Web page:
Deploying an Exchange 2013 Hybrid Lab Environment in Windows Azure (Part 30)

If you would like to read the other parts in this article series please go to:


In part 29 of this article series revolving around what the Windows Azure service is all about as well as how you deploy an Exchange hybrid deployment in Windows Azure, we took a look at the public folder side of things. More specifically, we went through the options we have at our disposal, when it comes to configuring coexistence and migrating public folders to Exchange Online in Office 365.

Let’s get going…

The Mailbox Replication Service (MRS) Proxy

So as some of you probably know, the Mailbox Replication Service (MRS) Proxy service helps facilitate cross-forest remote mailbox moves. It’s often used when performing a cross-forest migration from a legacy Exchange organization (containing at least one Exchange 2010 or 2013 CAS server as the MRSProxy must be enabled in the source organization) to an Exchange 2010 or 2013 organization. The MRSProxy makes remote mailbox moves more seamless because it, among other things, encapsulates all communication between the organizations in HTTPS packets. If an organization decides to move to Exchange Online in Office 365 (which is the case in this article series) and the organization uses an Exchange hybrid deployment, they also use the MRS Proxy.

With hybrid deployments based on Exchange 2013, the MRS Proxy was enabled back when we ran the hybrid configuration wizard (HWC), so unlike what was the case in the past, we do not need to enable this service manually anymore.

However, to be on the safe side, we’ll verify the service is enabled. To do so, we’ll open the Exchange admin center (EAC) on one of the Exchange 2013 servers or from a remote desktop client, then click “servers” and then the “virtual directories” tab.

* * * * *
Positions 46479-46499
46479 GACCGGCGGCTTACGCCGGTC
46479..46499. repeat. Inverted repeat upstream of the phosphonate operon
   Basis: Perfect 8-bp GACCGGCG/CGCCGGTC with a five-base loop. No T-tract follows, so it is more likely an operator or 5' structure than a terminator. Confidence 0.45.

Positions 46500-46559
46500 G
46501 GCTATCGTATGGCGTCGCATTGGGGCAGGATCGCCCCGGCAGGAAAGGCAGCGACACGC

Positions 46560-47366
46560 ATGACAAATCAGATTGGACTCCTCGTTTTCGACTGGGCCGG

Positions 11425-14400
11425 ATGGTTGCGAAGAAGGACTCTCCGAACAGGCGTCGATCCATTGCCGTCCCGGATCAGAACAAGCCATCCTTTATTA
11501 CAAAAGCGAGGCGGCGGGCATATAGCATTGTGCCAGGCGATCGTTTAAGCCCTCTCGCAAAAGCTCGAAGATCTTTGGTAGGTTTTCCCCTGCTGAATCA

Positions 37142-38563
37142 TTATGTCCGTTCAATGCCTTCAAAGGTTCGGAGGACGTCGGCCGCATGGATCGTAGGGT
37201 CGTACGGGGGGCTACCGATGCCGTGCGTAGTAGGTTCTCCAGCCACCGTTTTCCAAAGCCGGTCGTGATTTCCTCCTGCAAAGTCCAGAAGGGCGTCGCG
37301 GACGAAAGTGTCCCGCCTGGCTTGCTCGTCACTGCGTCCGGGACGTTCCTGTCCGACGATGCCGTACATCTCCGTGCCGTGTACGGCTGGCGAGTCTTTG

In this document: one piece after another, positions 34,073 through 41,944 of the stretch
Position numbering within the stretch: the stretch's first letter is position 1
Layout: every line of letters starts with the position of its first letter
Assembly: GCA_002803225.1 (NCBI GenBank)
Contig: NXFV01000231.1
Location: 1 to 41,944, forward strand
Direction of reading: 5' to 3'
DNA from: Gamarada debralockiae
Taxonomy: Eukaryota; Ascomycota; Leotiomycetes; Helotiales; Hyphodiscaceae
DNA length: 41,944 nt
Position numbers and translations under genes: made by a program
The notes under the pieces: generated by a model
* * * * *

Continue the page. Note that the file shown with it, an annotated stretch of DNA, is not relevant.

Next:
Figure 1:
Virtual directories on the Exchange 2013 servers

Under the “virtual directories” tab, open the property page for each EWS (Default Web Site) virtual directory on each hybrid server and ensure the “MRS Proxy enabled” is ticked.

Figure 2: Enabling MRS Proxy on the Exchange 2013 hybrid servers

Moving Mailboxes to Exchange Online

It’s time to move a few mailboxes to Exchange Online. Unlike with Exchange 2010 based hybrids, in Exchange 2013, we use so called migration batches and migration endpoints for this task. In a hybrid deployment scenario where we have Exchange 2013 on-premises and the Exchange 2013 based Exchange Online version, we can create new remote move requests using the following methods:

  1. Via the Exchange admin center on an Exchange 2013 hybrid server on-premises
  2. Via the Exchange admin center in Exchange Online
  3. Via Remote PowerShell connected to Exchange Online

In this article, we will use the second method, but later on in this series, I will also talk about the differences between method 1 and 2 as well as provide you with sample cmdlets for method 3.

Using the Exchange admin center in Exchange Online

To move mailboxes to Exchange Online using the Exchange admin center in Exchange Online, we need to go to first open the Exchange admin center and then click on the “Office 365” tab in the top left corner.

Now click on “recipients” and then “migration” as shown in Figure 3.

Figure 3: Migration tab in the Exchange admin center

Click the “+” and select “Migrate to Exchange Online” to launch the “new migration batch” wizard.

Figure 4: Selecting “Migrate to Exchange Online”

In the “new migration batch” wizard, select the first option “Remote move migration (supported by Exchange 2010 and later versions)”, which is the one to use when you want to move mailboxes using the mailbox replication service (MRS).

Click “next”.

Figure 5:
Selecting the remote move migration option

We are taken to the “Select the users” page and as the name indicate, this is where we select the user mailboxes that we want to move to Exchange Online. Click the “+” sign and then select the user mailboxes you wish to move as shown in Figure 6 and 7.

If you plan on moving large batches of user mailboxes, you also have the option of specifying the users using a CSV file.